6 Conclusion
This paper has briefly given an overview of GSM and GPRS: GSM is a wireless platform that uses radio frequencies. It has been designed for speech services and uses circuit switched transmission. GSM standard circuit is a digital data bearer service offering 9.6kb/s. This data transmission in these networks is regarded as too slow and often too expensive for many applications. The cost is the total time that the user occupied that channel eventhough he may not be using the channel all the time. GPRS is a separate packet data network which provides a packet base platform both for the data transfer and signaling. It enables volume based charging in contrast to GSM like charging of online time. It therefore allows users to stay constantly online while only paying for the occasional data transfer. GPRS increases the capacity of the system and reduces the idle periods of the radio channels. This is done by allowing for multiple users per physical channel and using a channel only when it is needed, and releasing it immediately after the transmission is complete. This paper has also given a detail description and comparison of each system architecture. GSM is composed of three broad parts. The MS which is carried by the subscriber, the BSS which controls the radio link with the MS, and the NSS which performs the switching of calls between the mobile users, and between mobile and fixed network users. The GPRS uses the existing GSM network but adds two nodes the SSGN, and the GGSN to support packet-switching. As a result extra signaling interfaces were required between the two added nodes and the GSM network. Finally, the paper compared the GSM and GPRS protocols. The protocols stack at the GPRS MS was almost totally changed with the introduction of the SNDCP, LLC, and RLC/MAC. Signaling on the GPRS network was done using the existing SS7 and SCCP layers but the upper layers were enhanced to support the functionality of GPRS. The GTP protocol was also introduce to tunnel packets from data networks.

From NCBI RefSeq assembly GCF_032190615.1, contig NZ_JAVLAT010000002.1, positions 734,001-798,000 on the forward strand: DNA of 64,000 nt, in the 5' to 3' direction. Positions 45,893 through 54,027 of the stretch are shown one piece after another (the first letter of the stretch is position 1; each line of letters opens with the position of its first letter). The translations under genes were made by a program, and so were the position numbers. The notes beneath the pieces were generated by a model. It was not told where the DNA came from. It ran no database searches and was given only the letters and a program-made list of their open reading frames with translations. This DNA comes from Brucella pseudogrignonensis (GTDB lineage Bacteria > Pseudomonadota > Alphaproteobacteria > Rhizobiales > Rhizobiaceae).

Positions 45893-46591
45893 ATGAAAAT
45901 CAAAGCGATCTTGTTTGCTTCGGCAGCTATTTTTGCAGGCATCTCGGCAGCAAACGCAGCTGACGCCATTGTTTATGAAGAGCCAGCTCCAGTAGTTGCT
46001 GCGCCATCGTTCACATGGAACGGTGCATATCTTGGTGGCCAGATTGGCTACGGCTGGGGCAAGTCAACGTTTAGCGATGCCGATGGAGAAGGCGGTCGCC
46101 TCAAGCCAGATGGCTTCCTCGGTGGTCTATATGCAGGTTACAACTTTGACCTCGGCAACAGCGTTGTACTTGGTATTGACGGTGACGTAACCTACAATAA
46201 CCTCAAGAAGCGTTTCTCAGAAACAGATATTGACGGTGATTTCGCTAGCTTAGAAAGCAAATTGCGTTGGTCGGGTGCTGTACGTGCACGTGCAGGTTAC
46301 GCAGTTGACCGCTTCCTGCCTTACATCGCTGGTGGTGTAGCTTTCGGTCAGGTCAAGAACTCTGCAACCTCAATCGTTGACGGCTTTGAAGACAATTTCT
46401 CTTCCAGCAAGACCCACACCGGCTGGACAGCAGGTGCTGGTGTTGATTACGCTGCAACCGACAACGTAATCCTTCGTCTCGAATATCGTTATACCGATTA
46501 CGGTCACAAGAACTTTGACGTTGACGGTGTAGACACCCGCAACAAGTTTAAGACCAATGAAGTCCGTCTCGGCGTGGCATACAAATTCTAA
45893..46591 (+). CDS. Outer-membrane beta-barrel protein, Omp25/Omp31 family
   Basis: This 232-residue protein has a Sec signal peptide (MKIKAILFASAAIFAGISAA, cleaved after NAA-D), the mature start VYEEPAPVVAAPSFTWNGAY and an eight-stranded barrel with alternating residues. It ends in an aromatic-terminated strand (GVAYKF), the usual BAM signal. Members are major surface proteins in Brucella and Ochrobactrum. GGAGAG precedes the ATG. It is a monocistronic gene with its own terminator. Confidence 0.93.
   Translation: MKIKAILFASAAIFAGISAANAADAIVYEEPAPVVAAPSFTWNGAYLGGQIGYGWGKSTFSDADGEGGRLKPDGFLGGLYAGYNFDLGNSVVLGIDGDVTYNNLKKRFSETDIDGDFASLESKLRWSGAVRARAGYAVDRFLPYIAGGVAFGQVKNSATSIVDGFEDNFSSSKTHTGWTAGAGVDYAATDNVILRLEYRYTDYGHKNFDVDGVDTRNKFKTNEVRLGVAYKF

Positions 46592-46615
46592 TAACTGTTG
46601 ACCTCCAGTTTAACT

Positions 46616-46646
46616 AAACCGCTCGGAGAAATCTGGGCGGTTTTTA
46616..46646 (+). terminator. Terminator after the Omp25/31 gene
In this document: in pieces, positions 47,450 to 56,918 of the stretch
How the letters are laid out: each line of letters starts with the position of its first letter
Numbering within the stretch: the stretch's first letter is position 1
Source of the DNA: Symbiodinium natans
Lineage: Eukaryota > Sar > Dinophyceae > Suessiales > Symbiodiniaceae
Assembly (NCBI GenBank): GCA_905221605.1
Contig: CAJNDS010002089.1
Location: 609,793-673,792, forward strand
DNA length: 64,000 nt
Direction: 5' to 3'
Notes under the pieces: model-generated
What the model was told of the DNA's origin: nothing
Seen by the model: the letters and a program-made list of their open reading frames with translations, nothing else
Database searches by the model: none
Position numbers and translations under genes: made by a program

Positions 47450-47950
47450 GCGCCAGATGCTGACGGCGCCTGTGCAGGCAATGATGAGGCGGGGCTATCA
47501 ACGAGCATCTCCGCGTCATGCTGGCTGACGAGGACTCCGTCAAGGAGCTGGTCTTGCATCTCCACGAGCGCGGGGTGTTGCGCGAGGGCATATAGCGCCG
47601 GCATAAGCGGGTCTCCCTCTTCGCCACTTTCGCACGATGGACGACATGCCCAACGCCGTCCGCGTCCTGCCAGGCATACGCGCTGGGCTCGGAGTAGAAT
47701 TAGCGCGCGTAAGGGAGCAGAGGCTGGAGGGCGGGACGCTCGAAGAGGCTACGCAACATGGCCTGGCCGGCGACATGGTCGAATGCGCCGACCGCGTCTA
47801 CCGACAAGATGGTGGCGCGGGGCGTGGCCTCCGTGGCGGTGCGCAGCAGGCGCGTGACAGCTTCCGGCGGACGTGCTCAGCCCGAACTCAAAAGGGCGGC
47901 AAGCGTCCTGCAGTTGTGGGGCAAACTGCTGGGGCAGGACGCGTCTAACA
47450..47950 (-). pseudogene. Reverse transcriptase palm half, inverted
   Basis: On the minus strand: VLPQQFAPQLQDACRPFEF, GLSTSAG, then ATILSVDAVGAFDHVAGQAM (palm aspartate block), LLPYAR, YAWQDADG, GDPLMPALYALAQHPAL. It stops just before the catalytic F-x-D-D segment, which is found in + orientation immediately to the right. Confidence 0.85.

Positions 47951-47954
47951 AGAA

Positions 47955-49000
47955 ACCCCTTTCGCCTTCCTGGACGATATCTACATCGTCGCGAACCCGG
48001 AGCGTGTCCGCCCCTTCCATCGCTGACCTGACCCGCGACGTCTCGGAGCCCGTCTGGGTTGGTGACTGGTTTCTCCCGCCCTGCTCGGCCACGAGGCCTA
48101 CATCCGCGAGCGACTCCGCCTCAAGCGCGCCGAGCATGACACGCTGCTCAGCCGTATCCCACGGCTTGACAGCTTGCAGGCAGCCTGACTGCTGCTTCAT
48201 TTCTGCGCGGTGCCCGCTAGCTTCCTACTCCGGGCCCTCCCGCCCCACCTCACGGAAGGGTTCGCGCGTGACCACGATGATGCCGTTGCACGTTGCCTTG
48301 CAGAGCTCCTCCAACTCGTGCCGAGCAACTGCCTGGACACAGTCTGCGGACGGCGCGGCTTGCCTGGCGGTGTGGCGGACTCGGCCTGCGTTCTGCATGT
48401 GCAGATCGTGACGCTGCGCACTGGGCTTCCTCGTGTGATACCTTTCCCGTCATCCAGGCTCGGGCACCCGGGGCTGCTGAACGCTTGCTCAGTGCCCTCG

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Appendix A